Clopin bought Esmeralda from the gypsies when she was young. Dancing in the square at the festival, Esmeralda is spotted by Jehan, the evil brother of the good archdeacon Claude Frollo. When he sets Quasimodo out to kidnap Esmeralda, Phoebus, Captain of the Guards, rescues her and captures Quasimodo. The courts sentence Quasimodo to be flogged, and the only one who will give him water while he is tied in the square is Esmeralda. After Clopin forces Esmeralda to leave Phoebus at the ball, she sends a note to Phoebus to meet her at Notre-Dame. In the garden, Phoebus is stabbed in the back by Jehan. Esmeralda is accused of stabbing Phoebus, convicted by the courts and sentenced to hang. When Esmeralda again rejects Jehan, he tells her that Phoebus is dead, even though it is not true. Clopin, Phoebus and Quasimodo all try different ways to save Esmeralda. Written by
Tony Fontana <email@example.com>
Lon Chaney's make-up was his most extreme yet. A knotted wig, nose putty on the cheeks, some false teeth, and fake eye made up his visage. The final touch was a plaster hump which, contrary to popular opinion, was only about 10-15 lbs and did not cause Chaney any back problems. See more »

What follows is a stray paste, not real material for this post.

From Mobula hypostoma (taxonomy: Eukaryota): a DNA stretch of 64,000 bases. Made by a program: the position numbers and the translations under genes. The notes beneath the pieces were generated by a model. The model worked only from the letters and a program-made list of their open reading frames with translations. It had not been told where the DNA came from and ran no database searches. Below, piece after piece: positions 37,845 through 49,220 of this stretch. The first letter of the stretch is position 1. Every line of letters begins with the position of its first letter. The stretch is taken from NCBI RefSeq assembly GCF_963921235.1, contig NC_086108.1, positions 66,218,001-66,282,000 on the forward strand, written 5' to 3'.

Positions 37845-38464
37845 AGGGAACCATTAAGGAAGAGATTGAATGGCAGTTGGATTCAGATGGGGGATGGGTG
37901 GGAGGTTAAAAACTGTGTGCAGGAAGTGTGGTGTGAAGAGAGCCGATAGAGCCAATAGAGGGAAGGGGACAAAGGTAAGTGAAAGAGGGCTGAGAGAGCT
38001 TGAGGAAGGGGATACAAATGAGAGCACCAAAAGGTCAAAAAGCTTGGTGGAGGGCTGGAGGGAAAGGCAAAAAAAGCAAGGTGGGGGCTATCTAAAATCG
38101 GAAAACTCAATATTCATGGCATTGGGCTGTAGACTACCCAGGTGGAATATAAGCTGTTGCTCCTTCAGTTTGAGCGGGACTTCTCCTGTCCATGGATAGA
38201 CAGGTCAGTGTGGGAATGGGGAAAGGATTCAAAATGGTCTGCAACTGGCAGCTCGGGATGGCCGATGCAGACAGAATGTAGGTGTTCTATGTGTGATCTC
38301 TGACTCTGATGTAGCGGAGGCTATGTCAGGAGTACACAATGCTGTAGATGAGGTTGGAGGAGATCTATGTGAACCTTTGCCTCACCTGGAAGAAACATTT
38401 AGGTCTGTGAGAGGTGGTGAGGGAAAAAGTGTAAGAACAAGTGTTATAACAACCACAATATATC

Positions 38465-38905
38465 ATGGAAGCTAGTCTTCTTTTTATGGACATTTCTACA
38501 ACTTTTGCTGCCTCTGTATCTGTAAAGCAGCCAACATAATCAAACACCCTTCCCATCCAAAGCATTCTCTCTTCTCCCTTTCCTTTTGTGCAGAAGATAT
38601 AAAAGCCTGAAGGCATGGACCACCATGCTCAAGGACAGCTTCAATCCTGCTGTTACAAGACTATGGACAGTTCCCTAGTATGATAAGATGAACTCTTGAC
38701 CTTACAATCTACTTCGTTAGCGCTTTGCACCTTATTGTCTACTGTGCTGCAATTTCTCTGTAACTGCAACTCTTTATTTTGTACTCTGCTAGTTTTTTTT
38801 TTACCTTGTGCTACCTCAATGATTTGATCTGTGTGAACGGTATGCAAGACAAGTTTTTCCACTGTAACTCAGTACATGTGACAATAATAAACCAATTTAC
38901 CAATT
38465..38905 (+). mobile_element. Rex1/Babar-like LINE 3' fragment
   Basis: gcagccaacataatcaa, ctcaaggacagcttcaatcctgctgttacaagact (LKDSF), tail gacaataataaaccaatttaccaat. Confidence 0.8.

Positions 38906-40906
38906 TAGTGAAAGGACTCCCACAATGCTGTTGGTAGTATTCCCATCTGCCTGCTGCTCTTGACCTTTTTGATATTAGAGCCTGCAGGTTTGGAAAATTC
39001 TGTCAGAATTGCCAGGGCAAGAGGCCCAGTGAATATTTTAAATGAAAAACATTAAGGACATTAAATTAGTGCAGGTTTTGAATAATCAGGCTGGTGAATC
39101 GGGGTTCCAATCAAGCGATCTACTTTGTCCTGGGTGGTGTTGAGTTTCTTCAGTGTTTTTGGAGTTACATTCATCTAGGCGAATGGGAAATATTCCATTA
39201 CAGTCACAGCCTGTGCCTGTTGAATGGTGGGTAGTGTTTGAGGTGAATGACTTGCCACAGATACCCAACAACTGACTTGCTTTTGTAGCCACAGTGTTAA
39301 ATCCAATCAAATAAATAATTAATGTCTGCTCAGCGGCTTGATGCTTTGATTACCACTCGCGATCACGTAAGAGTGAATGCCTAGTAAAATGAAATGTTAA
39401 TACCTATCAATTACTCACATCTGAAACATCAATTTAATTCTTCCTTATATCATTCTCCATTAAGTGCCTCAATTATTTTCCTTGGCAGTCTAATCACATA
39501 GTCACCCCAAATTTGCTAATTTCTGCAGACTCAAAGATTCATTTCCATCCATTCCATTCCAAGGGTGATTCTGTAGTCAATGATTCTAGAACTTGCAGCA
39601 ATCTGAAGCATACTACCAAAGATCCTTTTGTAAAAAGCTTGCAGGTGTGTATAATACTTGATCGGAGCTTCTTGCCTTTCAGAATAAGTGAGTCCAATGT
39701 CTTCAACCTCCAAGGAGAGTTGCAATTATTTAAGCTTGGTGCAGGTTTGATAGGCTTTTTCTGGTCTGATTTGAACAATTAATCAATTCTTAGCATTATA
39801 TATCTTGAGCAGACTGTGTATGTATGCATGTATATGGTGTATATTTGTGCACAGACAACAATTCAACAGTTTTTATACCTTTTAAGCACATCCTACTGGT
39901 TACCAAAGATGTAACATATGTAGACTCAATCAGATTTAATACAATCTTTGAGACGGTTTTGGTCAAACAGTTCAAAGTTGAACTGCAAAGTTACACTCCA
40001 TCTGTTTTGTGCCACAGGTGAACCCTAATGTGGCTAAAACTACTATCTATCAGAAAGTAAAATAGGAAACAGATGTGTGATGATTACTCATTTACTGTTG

After Esmeralda gives Quasimodo water (he's still chained down), the nose putty on Quasimodo's left cheek is coming loose - there's a noticeable gap between Lon Chaney's face and the nose putty used to make the fake cheek. See more »
This is the first long silent film I have ever seen, and it was much easier to follow than I had expected. How nice it is that we still have the chance to watch the old silent films!
The acting was really superb. Quasimodo and Esmeralda looked again very similar to the characters of the Dieterle version, and it was quite incredible how Lon Chaney could so easily climb up and down on the Cathedral walls with his huge hump. I was also content with Sister Gudule having her own part in this film.
In fact I was quite amazed that it was Jehan, not dom Claude who had lust for Esmeralda. It's also strange that Captain Phoebus could change so much that he really cared for the girl. Once again, I pitied Quasimodo who died after seeing the girl of his dreams embracing another man.
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